When and how did you become interested in teardrop trailers?
We were born into a teardrop loving family. Years before either of us were born, our parents purchased a 1946 Cub Modernistic teardrop and spent the better part of the next 3 decades exploring the western half of the United States. As kids, we each had a turn sleeping in a 4-foot long shelf above the bed until we were too tall, then moved into a pup tent. In 2004, our parents re-furbished the Modernistic and gave it to me and my new bride Jamie as a wedding gift. At this point, our parents upgraded to a Camp-Inn teardrop. In 2007, Sawyer spent several weeks in southern Oregon building a new kitchen for our parents, and slept each night in their teardrop. This was when he was bitten by the bug.
Later that year, both of us began designing and building our own personal teardrops, helping each other out along the way. During this process we realized that between us, we have perfectly complementary skills for teardrop building: Jon is a skilled welder, designer, and professional in home technology and Sawyer is a professional cabinetmaker and woodworker. Both of us are lifelong tinkerers, too. In 2009 we started designing a new line of teardrop trailers for production purposes, the following year we began the prototyping process, and have been steadily building our business, Oregon Trail’R, ever since.
You might be one of the only kit teardrop trailer designers I've found. What has been the response to the kits?
It’s funny actually, but we developed the kits as a “response” to much of the email and feedback that we’ve been getting. People have really responded favorably to our teardrops and designs. A small, but significant portion of the inquiries we get are people looking to build their own trailer, but love the look of our design. They want a solution that lets them apply their own “sweat equity” to the process in order to reduce overall costs, and give them greater control over the final stages of process.
The“D.I.Y.” and “Maker” culture has exploded recently, and we are very supportive of the whole concept. We think it is a great thing for people to get their hands dirty and really experience the build process intimately. Many people have the desire to build their own trailer, but lack some of the major tools, time, or skills to start from absolute scratch. Our approach to kits is not to offer a 100 percent inclusive package, but rather to supply a solid foundation and starting point for home builders.
Our kits address the major stumbling blocks that everybody runs into during the process of building a tear: what profile to use, how to shape it perfectly, how to make the sides match perfect, how to choose/build a chassis, how to attach the floor to the walls, how to attach the body to the frame, etc.
We include all the major components: walls, doors, partitions, bulkheads, spars, floor, chassis, etc, all pre-sized and shaped. The major design and build problems come already solved. We don’t include all the little parts and pieces and trim to finish it out, which allows the client some freedom to really make it their own. Clients will choose and install their own stop/turn/tail lights, entertainment packages, clearance lights, trim, and finish details, etc. We are also more than willing to supply anything else the client needs or wants on an ala carte basis.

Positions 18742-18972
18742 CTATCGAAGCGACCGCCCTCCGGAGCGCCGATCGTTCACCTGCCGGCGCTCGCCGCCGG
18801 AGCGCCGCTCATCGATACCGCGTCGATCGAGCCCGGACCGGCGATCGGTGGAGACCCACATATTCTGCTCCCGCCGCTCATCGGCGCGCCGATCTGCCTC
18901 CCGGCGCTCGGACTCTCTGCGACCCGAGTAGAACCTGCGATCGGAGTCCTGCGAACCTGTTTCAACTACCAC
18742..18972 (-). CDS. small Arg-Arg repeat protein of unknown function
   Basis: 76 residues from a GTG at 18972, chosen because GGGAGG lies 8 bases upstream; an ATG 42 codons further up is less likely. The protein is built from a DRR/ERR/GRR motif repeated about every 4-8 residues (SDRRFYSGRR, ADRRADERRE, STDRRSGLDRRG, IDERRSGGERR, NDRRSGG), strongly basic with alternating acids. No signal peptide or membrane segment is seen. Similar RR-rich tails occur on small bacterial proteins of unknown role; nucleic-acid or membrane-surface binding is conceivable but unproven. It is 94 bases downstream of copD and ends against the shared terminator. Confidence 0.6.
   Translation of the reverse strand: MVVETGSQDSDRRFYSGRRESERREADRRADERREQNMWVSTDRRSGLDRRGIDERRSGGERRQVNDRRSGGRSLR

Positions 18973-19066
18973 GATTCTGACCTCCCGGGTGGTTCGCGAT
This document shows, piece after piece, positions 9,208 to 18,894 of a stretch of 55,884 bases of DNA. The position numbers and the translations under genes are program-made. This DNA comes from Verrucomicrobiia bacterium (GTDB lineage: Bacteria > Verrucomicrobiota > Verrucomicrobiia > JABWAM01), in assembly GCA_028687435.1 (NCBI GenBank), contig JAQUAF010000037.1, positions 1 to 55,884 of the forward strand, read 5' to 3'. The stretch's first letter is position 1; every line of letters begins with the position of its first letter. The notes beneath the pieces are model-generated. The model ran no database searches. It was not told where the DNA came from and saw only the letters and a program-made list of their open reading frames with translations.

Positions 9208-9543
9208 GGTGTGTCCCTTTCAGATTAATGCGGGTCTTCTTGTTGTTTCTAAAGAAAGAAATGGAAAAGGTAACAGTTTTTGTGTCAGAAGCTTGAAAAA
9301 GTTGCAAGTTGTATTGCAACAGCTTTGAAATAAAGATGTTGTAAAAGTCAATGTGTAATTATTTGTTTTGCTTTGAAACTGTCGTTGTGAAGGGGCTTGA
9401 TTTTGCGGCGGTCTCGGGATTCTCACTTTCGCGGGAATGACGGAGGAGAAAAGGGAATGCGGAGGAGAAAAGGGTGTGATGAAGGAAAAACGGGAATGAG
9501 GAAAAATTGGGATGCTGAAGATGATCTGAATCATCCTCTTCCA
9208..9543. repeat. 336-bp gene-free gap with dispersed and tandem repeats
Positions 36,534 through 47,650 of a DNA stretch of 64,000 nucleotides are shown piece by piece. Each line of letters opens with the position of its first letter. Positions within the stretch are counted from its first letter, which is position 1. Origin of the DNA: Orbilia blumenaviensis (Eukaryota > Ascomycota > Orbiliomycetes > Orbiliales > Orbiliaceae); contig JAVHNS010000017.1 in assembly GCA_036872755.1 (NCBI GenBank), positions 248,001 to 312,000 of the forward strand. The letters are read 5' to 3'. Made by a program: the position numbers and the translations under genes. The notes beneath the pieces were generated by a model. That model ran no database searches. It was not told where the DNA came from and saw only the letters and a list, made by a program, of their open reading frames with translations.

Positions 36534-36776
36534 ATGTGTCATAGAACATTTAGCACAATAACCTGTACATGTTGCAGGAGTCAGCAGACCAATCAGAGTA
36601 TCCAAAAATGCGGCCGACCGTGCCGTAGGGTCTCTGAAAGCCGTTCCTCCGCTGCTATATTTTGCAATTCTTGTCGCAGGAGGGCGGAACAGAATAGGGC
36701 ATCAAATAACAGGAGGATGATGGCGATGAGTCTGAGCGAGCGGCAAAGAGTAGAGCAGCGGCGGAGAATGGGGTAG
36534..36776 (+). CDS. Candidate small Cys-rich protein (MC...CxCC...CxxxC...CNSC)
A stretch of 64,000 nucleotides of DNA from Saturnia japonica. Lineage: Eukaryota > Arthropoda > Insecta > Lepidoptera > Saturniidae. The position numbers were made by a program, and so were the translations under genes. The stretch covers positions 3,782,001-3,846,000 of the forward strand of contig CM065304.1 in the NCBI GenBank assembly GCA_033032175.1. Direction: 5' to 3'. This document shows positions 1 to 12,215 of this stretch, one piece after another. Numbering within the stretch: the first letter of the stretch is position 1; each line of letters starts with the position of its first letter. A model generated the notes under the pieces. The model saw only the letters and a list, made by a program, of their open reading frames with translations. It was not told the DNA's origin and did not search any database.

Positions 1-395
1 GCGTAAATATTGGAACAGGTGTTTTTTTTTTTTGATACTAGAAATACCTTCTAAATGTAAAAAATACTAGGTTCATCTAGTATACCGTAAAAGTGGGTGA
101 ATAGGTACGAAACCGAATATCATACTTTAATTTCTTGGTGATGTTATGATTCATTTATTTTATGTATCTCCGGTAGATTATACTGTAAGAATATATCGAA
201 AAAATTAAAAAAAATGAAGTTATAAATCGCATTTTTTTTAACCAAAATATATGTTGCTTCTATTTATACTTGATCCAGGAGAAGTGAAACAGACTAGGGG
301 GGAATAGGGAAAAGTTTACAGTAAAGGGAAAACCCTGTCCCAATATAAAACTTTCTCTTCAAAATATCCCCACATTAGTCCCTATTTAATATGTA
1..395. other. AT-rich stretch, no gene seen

What do you like best and least about teardrop trailers?
We love the fact that they can be towed almost anywhere by almost any vehicle, but our favorite thing is that teardrop camping is still “camping.” You spend most of your time outside, which is the whole point of camping anyway! Then at night, you get to sleep every bit as comfortably as you would at home.
I would say the least enjoyable part of the teardrop lifestyle is when you have unexpected inclement weather that just won't quit (does anyone else remember the 2009 Dam Gathering?), although it certainly adds to the adventure!
(Note by Christina: I was at the 2009 "Damp Gathering" and was pleased to see that my teardrop was completely watertight.)
Where are your favorite places to camp? What's on your "camping bucket list"?
A very hard question! A few favorite camp spots are in Yosemite National Park, South Umpqua Falls in the Oregon's Umpqua National Forest, or anywhere in the Redwood forests of northern California. Really, some of the best camp spots we've come across have been from exploring off the beaten path.
I'd say my "camping bucket list" includes a trip from Glacier National Park, through Yellowstone, Moab, and Zion National Park. My ultimate camping goal is to tow a teardrop the length of Baja, using mostly back roads.
Your builds are beautiful. What do you keep in mind when designing and building a tear?
We design and build our trailers keeping in mind that they are meant to be used. Our trailers are built to handle the real life demands of a serious camping lifestyle. Our personal trailers get a real workout every season, and we fully expect each trailer we build to get similar use. We spare no expense to make this possible, using only the highest quality materials from the wood, steel, and aluminum products, right down to the fasteners, adhesives, and sealants.
We know that “the look” is a huge part of the teardrop appeal and believe that aesthetics do not need to be sacrificed in order to make a rugged trailer. We feel we have found an excellent balance and can deliver the whole package. We consider our trailers to be heirloom quality; beautiful, timeless, and durable enough to be passed on to the next generation.
Photos courtesy of Oregon Trail'R